I managed to plant seeds in the greenhouse, get my climbing frame up, plant some King Edwards and Maris pipers and 50 onions. All my trees are in full bloom, with the exception of the Medlar, and I’m not really sure what to expect from that. My blackcurrants, redcurrants and raspberries are going well and are in fruit but albeit quite a way off.

Left: Blossoms on the cherry tree with my plum tree in the background.

 

 

 

 

 

 

Bike

Left: This steed was dumped at my workplace and has been sitting there for three years. The bike is a messenger type cycle with a fixed wheel and no brakes. I took it home and fixed it up and for the first time in more than 30 years I had a ride on a fixed wheel. The discipline is quite a bit different than riding a bike with a freewheel. The first thing you notice is setting off. You have to set the pedals to the right position to start and of course you cannot back pedal to line them up. Once moving you cannot freewheel, which can be fiddly if you are using clips or toe-clips as you have to either lock in first time or wait for the pedal to come around again. Stopping is another novelty, you don’t need brakes in the conventional sense. Normally fixed wheel bikes have just a front brake as heavy braking is carried out by applying downward pressure on the up stroke of the pedals which takes some getting used to. Anyway I managed 5 miles without killing myself, people or animals. I’d forgotten what fun these bikes are to ride, this one definitely has a place in the stable with my six other bikes, you can never have enough pushbikes.

We had an unexpected departure last week, we have two cats, sisters who are seven years old. One of them was a bit under the weather and we decided to take her to the vets to get her checked out, little did I know that she wouldn’t be coming back. It turned out that she was in the final stages of Kidney disease and had to be put down. She gave no signs of being ill apart from a couple of days before we took her to the vets. It was such a shock, completely unexpected. We picked up her ashes today.

Orient

We have now come to the end of the home season with one last game on Saturday at Gateshead which ends our first season in the national league. It has been a funny seasons with lots of ups and downs and two managers. I haven’t missed one home game and even managed a couple of away games. I will renew my season ticket this summer and it is good to see the club being run properly after three years of being run by a lunatic Italian. We ended up mid table at the end of the season which I am happy with, there is a plan to push for promotion next season. I’m not going to hold my breath for this but after last season I am just happy I still have a club to support which wasn’t looking likely toward the end of last season.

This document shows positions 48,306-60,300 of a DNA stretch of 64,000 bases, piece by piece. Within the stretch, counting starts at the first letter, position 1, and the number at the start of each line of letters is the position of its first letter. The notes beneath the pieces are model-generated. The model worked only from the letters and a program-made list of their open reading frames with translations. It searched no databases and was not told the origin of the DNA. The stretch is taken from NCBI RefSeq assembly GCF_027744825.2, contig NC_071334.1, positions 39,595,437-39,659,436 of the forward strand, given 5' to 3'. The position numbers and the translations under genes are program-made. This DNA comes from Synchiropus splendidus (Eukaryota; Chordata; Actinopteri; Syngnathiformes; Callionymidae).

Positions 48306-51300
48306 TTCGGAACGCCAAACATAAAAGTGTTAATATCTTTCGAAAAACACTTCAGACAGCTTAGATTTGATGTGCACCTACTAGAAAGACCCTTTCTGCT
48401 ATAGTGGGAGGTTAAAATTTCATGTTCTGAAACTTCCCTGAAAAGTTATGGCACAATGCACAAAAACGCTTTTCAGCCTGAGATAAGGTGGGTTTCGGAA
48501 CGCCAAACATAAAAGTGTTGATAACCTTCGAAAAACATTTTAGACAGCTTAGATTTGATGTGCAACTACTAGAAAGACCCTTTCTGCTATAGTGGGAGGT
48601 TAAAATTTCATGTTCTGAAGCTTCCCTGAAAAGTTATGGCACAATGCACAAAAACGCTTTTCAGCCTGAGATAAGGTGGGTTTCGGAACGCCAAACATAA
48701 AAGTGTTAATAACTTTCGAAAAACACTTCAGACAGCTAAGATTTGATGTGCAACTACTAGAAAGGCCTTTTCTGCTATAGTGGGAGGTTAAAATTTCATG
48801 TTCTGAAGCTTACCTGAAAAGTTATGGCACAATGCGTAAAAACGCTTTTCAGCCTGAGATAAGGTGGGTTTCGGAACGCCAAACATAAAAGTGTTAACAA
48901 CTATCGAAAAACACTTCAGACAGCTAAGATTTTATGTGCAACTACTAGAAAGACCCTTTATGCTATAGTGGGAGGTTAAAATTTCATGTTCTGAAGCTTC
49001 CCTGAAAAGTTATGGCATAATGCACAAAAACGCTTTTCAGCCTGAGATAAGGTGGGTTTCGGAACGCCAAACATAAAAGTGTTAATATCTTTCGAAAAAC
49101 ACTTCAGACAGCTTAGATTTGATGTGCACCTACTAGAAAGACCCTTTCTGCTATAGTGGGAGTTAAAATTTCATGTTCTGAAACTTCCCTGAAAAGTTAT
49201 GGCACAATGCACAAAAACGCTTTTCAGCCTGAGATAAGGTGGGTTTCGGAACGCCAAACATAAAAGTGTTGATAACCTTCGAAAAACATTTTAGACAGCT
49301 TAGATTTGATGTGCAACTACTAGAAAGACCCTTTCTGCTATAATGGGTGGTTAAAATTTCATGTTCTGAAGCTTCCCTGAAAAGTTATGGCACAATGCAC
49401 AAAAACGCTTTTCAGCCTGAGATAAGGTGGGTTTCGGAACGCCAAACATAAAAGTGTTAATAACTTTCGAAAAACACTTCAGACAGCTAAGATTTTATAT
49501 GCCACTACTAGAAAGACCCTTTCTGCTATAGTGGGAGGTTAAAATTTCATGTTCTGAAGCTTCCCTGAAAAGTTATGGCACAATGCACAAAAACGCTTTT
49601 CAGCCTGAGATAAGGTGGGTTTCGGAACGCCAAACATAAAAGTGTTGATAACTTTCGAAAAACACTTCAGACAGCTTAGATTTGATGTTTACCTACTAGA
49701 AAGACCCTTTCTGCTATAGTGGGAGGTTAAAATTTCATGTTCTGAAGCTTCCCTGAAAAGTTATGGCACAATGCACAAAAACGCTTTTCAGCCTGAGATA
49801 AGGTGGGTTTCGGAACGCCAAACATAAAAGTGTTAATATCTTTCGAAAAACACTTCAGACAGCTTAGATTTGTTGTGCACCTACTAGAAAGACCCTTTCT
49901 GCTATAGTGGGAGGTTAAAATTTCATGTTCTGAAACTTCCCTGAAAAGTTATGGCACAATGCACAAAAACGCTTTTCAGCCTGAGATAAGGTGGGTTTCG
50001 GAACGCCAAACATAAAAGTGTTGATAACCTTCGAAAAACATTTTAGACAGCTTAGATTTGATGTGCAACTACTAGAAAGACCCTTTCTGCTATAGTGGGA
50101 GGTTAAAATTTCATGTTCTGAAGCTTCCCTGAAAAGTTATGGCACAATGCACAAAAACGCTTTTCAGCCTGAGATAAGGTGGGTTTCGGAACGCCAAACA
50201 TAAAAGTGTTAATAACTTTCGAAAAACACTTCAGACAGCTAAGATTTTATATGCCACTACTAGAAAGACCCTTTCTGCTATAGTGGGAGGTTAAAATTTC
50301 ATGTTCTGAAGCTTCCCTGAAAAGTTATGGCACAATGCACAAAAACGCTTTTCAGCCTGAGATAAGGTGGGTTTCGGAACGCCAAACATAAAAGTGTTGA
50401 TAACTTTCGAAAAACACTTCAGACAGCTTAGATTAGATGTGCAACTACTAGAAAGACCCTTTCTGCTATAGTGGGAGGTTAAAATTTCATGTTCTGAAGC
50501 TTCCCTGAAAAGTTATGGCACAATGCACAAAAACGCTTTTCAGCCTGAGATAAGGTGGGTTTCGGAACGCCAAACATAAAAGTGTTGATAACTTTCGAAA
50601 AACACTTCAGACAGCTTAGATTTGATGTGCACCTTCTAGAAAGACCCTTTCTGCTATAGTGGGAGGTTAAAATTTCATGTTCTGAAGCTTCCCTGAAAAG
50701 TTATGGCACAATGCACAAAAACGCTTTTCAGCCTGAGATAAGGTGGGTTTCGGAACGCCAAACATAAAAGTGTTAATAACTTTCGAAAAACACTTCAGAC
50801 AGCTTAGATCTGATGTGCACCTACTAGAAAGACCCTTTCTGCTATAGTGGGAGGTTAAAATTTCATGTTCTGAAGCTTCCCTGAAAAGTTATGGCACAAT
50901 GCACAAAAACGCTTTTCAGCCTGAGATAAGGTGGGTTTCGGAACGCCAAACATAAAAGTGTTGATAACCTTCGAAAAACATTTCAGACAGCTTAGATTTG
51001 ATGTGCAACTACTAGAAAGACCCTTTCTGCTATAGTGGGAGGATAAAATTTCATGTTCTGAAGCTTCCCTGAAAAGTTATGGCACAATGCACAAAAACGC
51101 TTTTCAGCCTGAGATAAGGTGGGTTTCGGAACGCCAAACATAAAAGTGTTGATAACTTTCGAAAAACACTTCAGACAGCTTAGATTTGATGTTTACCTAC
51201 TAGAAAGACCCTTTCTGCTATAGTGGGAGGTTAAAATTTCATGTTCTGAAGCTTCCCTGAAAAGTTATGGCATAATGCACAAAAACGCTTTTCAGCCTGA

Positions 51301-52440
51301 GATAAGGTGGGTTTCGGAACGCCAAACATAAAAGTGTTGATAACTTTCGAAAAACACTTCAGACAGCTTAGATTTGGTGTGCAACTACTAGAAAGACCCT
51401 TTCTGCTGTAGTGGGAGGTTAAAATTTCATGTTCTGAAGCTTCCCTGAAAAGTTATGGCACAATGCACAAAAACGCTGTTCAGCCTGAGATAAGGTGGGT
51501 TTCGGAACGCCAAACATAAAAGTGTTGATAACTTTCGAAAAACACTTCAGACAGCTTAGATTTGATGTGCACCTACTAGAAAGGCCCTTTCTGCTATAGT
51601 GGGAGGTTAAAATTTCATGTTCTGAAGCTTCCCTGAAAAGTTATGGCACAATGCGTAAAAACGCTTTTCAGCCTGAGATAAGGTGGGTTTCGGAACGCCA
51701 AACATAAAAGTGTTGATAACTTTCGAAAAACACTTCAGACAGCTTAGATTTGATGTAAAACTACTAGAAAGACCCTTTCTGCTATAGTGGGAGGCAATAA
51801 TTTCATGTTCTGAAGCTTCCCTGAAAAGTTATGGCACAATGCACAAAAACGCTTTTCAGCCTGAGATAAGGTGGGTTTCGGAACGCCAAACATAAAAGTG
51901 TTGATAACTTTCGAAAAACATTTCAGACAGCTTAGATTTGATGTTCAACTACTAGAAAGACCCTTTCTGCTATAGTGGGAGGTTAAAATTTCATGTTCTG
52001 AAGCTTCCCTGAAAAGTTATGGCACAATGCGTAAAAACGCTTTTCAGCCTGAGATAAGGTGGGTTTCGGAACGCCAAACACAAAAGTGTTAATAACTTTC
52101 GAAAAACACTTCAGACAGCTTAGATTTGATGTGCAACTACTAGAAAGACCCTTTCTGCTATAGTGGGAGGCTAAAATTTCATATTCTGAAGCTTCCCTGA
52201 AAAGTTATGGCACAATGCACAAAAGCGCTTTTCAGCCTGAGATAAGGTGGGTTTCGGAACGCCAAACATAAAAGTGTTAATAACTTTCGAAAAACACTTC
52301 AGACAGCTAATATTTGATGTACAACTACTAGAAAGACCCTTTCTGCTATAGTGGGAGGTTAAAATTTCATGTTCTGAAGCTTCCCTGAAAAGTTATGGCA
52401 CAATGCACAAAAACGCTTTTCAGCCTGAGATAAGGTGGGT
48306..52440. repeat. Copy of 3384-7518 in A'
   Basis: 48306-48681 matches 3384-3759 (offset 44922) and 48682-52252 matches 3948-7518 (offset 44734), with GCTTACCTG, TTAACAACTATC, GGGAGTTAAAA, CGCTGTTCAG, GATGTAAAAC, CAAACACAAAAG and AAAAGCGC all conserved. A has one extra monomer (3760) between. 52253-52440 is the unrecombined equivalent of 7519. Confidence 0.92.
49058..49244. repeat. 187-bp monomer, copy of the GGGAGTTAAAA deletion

Message ends—————————————————————————————va

If he hears us he’ll knock all day

I took this picture of my plot on my trip up on Saturday. What you can’t appreciate from the picture is how wet the ground is, it is completely water logged.

There is some good news however, the raspberry and blackcurrant canes Reg, one of the other plotholders, gave me last year are actually in bud. It’s always nice when you see the

plants putting shoots on as it is a sign that we are heading towards the spring and that the winter will come to an end. I was talking to one of the other plot holders this afternoon and it looks like he is going to turn it in. It’s a shame because he is one of the younger members. But he is moving away and won’t be able to get to the plot as easily as he can now. It’s such a shame, I am concerned because we are a small allotment and that will make it four empty plots out of fourteen. We just can’t seem to get people to stay, we had a new guy start last year, he took over an overgrown plot (like me) spent all day clearing a 6ft x 6ft patch planted some spuds, came back once to see if they had come up and never came again. One of the nurses my wife works with came up in September and took over a plot near ours, once again overgrown, haven’t seen them since we showed them around. Such a shame, they have paid up for the year, not sure we’ll see them up again.

The rhubarb is coming up already but I have got a real problem with grass on the plot. I am going to look on youtube for some permanent tips on how to banish grass. I don’t use pesticides or weedkillers on the plot but the grass has almost driven me to distraction, but I still wont use chemicals.

I will be putting some more videos on youtube this year marking the progress as we go through the year.

Other Stuff